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Great article. I'm going to give this a try in my Dark Sun campaign this weekend. The Dark Sun monsters deal a lot of damage. So far every encounter has been a fight to the death, forcing me as DM to pull a punch here or there to prevent a TPK. It seems more interesting to keep attacking full strength and remind the PCs that they could flee at the end of a round.
I have to agree with everyone else, great article. My only complaint... it's "Unearthed Arcana" and not core. This deserves to be core imo.
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I have to agree with everyone else, great article. My only complaint... it's "Unearthed Arcana" and not core. This deserves to be core imo.Keeping it in Unearthed Arcana makes it easier to treat as an optional rule. If you go ahead and declare it core, some DMs will be caught off guard when, several rounds into combat, players declare they are moving into 'chase scene mode' and demand Bluff/Intimidate/Acrobatics checks to break off from combat without Opportunity Attacks. Personally, I like the rules, and plan on trying them out. But I think Unearthed Arcana is the perfect place for this sort of thing - I just don't see any benefit from making it a core rule, rather than keeping it as an optional one.
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Incidentally, this simple Combat Status mechanic is awesome for modern campaign settings. In the modern world, urban areas normally make violence an unappealing option because of legal consequences. So, switching to other strategies to resolve encounters nonviolently is important for flavor.
The first problem is when the retreat begins. In our case, we clearly had the bad guys on the rocks and were close to defeating them. All of a sudden, they got away, in spite of our initiative giving us attacks before their next actions. My runepriest's abilities to immobilize the enemy were useless, as were the other 5 players abilities.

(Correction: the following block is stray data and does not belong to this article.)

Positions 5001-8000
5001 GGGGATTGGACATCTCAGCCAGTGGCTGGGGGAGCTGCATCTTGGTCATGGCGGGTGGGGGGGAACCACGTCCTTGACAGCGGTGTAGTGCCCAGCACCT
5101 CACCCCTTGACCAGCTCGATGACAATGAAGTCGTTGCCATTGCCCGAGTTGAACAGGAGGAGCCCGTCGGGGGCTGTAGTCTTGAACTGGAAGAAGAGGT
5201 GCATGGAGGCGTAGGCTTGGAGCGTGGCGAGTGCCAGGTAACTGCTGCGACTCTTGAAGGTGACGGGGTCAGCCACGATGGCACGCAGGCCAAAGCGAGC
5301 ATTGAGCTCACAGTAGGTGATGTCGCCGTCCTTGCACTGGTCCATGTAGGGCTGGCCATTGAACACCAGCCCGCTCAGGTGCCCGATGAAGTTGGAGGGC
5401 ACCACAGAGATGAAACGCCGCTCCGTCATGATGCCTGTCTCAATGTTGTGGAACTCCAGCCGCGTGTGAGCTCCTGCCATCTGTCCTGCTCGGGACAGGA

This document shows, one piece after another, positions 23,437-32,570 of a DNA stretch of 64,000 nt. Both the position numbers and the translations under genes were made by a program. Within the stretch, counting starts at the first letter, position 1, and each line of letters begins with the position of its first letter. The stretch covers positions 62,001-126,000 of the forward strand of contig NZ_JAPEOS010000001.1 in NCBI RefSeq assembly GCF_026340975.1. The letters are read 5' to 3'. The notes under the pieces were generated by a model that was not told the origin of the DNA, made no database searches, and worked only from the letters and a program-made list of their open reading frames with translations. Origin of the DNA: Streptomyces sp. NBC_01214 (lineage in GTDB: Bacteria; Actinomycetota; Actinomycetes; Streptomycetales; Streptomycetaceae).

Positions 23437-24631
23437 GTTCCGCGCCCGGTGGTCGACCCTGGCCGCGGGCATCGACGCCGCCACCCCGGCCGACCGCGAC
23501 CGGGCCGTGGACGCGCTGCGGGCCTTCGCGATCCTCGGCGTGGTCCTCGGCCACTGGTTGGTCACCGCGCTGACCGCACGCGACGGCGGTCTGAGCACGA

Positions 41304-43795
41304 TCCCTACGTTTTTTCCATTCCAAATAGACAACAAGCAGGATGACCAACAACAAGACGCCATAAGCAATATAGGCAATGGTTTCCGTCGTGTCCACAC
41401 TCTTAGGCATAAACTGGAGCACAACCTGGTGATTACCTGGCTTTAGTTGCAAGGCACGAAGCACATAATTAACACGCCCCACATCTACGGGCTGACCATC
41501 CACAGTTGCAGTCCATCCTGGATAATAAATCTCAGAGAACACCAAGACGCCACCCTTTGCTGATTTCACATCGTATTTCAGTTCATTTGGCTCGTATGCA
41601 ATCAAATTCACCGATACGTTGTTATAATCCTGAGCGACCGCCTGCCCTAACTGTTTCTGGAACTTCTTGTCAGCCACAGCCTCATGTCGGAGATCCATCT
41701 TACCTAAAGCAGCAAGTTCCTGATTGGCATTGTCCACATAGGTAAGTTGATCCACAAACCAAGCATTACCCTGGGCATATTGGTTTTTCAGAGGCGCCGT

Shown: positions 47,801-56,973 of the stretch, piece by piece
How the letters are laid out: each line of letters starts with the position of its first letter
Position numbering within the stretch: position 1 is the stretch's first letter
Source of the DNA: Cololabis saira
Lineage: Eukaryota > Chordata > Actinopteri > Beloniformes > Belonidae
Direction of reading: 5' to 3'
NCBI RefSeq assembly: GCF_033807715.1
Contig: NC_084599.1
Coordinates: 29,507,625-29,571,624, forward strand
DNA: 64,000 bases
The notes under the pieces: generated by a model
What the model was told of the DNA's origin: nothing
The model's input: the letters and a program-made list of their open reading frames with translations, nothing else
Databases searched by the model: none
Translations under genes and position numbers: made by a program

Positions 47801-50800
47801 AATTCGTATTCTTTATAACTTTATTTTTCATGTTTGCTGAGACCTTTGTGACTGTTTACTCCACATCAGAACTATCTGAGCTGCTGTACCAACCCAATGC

The second problem is using overland movement rules. Pursuit should not be at the pace of the slowest party member. I've never heard of pursuers waiting for their slowest person while they chase someone. Perhaps if this were truely an overland pursuit over a more significant time, but at the end of an encounter folks are going to give pursuit at top speed if they believe they have the advantage and can catch someone.
A third potential problem is rewards or lack of rewards for the pursuers. If the enemy escapes, do pursuers still get full experience for the encounter? Except for their fallen comrades, pursuers don't get any loot from the escapers, which typically would include the highest level/best equipped opponent.
Ultimately, the use of these options took me as a player out of the game as my characters abilities, powers, feats all were useless in spite of their utility in preventing movement. I felt like a spectator instead of a participator. (yes, in each case I rolled successful checks only to have other party members roll poorly)I understand the need for simplicity in the rules, however I think this is an area where a little more complexity makes the adventure more 'realistic'. I'm not saying rules trump story, or story trumps rules, but it should be explainable in a way that lets the players feel like their characters weren't just screwed.I'm curious if any other players have had their DM use this option, and how they felt about it as the failing pursuer.